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09-09-2009
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Quote:
Originally Posted by Scott View Post
i agree you guys. see this is the kind of situation-as if i wasn't enough already-that makes me even more ambivalent about fashion. i think the entire situation demeans real designers. in the name of profit they hire some half-hack who only makes(and i use that term loosely)leggings and was created in rachel zoe's eyes. this girl has no right nor any position to be heading a big house like this...especially one that's got such a repuatable legacy.

to have a celebrity like this who can't even bother to show up in her real job and hasn't done anything remotely interesting,makes me question the adequacy of it's current owners.
i completely agree...
yes britney spears is staging a comeback, musically and by teaming up with candies, not a renowned parisian couture house...
it would be like paris hilton or jessica simpson teaming up with givenchy, valentino, balmain, et. al...

i am not judging the work until i see it, but i can't imagine it will be any good...
i mean, look at her "personal style,"...

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09-09-2009
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Just to remember Lindsay's style,always impeccable
Like a real Ungaro customer should be

style

The problem is that they shouldn't have fired Dundas,he was doing great things,glamorous and very parisian chic collections,just like Ungaro aesthetic should be in my opinion.But then we just come back to the economical issue(No sells=no job)

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09-09-2009
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I'm speechless.

Artistic director? What does that job entail?

Good God. Lindsay Lohan at the helm of a high-fashion brand?

Poor Ungaro must be rolling in his grave.

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09-09-2009
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Shut It Down

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09-09-2009
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Quote:
Originally Posted by Scott View Post
i agree you guys. see this is the kind of situation-as if i wasn't enough already-that makes me even more ambivalent about fashion. i think the entire situation demeans real designers. in the name of profit they hire some half-hack who only makes(and i use that term loosely)leggings and was created in rachel zoe's eyes. this girl has no right nor any position to be heading a big house like this...especially one that's got such a repuatable legacy.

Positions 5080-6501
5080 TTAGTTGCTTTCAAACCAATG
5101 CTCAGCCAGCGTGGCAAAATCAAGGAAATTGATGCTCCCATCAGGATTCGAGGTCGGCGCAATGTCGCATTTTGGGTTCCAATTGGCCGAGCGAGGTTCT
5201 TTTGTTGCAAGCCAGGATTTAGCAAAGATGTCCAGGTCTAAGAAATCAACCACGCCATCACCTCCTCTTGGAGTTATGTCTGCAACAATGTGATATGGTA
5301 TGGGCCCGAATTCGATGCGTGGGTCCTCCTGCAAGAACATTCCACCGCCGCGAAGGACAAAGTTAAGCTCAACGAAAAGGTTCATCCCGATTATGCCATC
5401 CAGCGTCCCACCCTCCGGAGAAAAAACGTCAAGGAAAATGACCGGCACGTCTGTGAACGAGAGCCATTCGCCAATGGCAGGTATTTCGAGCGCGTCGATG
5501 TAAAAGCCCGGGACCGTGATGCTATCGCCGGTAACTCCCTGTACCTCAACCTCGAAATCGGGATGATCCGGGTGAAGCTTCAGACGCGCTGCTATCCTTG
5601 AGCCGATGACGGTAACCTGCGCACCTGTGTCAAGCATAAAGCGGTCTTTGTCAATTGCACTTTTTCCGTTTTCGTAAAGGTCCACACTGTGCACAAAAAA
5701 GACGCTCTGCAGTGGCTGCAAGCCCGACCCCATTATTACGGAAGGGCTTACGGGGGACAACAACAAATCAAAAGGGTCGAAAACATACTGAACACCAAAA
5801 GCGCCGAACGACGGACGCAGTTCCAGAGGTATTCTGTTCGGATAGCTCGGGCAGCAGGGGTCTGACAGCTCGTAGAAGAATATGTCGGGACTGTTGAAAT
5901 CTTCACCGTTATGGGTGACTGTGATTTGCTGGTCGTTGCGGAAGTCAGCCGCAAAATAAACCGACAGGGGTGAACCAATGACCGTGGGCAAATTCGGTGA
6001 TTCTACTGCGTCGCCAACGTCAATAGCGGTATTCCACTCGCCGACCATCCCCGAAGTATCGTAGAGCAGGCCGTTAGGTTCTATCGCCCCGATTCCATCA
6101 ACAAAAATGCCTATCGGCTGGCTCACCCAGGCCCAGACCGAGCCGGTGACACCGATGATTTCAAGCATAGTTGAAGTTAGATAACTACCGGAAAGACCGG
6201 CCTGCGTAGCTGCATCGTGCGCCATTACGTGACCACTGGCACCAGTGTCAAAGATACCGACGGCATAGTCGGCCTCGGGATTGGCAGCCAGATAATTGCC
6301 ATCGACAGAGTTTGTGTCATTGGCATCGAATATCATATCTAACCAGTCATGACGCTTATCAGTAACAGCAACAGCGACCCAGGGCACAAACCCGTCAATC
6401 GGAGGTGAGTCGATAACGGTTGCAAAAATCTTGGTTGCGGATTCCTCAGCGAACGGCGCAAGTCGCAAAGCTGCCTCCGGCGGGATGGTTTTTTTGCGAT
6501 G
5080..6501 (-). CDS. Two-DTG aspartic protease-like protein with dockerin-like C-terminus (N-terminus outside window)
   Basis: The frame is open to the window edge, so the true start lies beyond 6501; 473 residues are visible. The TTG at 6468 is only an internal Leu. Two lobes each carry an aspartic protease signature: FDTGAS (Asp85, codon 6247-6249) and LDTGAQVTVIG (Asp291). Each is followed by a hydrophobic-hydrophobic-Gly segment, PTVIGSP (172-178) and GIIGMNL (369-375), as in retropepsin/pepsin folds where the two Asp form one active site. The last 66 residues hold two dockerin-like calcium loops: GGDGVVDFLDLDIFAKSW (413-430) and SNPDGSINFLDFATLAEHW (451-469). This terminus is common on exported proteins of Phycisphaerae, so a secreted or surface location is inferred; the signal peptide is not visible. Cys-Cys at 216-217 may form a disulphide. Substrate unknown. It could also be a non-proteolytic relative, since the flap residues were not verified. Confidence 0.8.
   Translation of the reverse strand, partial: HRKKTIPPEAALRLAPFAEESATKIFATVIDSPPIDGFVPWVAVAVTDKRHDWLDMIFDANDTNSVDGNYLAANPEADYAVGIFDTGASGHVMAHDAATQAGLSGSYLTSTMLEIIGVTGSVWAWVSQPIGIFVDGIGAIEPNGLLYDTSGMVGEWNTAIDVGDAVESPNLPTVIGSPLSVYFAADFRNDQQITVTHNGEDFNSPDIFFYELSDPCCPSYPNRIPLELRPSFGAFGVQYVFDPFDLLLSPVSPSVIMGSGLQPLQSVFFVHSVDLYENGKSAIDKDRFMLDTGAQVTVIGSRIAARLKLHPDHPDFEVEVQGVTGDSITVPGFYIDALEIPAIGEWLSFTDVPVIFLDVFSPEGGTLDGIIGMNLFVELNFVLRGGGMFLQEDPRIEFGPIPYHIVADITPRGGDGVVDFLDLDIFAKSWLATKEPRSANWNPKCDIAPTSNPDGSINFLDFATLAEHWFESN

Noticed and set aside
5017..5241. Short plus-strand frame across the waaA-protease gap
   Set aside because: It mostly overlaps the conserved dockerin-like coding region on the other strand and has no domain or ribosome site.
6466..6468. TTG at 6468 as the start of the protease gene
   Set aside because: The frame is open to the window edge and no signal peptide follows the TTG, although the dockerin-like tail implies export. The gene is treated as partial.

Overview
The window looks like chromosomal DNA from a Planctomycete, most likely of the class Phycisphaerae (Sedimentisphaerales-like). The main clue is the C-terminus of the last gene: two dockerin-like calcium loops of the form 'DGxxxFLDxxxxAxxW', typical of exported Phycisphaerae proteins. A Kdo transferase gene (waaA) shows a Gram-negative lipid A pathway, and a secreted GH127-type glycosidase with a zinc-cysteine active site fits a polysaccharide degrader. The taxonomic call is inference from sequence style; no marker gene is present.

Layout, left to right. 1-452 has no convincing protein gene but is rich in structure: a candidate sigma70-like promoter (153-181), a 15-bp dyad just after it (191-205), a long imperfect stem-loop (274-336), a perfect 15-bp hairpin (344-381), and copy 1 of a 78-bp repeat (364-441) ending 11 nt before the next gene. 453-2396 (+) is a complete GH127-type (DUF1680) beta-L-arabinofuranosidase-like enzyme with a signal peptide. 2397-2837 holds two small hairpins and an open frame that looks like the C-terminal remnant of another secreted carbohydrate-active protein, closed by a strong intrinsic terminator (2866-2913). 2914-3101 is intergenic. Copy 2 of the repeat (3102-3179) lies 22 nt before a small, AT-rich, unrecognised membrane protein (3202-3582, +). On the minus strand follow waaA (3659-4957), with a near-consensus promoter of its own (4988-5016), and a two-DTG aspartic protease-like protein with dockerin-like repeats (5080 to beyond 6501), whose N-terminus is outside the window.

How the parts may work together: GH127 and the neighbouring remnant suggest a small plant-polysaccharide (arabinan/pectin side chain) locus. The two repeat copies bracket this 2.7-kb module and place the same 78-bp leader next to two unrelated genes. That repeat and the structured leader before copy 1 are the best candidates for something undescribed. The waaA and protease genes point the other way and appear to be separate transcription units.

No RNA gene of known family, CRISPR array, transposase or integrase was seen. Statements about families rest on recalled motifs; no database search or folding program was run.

to have a celebrity like this who can't even bother to show up in her real job and hasn't done anything remotely interesting,makes me question the adequacy of it's current owners.
ambivalent/depressed***

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09-09-2009
  156
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Originally Posted by Creative View Post
Yes, but remember what Dundas made at Ungaro. His latest show at Ungaro was a bit eighties too, but it had nothing to do with this voguette and pretentious feeling I saw in his fw collection for Pucci.
oh, i think it was there....



style.com

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09-09-2009
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Quote:
Originally Posted by reese06 View Post
They really shouldn't have let Dundas go though. He brought such an energy to the house.
i bet they're kicking themselves right now when they see how well he's created a frenzy over at emilio pucci....

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09-09-2009
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Quote:
Originally Posted by FashionPower View Post
Just to remember Lindsay's style,always impeccable
Like a real Ungaro customer should be

The problem is that they shouldn't have fired Dundas,he was doing great things,glamorous and very parisian chic collections,just like Ungaro aesthetic should be in my opinion.But then we just come back to the economical issue(No sells=no job)
while i agree that "true" designers should helm these houses, i'd rather celebrities lend their spotlight to existing fashion houses with history than try to shill something with their own names like sean jean, sweetface, or twenty8twelve.

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09-09-2009
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Quote:
Originally Posted by mikeijames View Post
while i agree that "true" designers should helm these houses, i'd rather celebrities lend their spotlight to existing fashion houses with history than try to shill something with their own names like sean jean, sweetface, or twenty8twelve.
I don't agree with that as that's taking away someone who is possibly more worthy of that position. I'd rather the celebrity at their own "labels" as the majority discontinue within a few years anyways. Why must Lohan get paid to be an overly vocal "muse" at Ungaro? I'm not at all the biggest fan/follower of the Ungaro label, but it's terrible. I would have never thought something like this would happen.

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09-09-2009
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Quote:
Originally Posted by reese06 View Post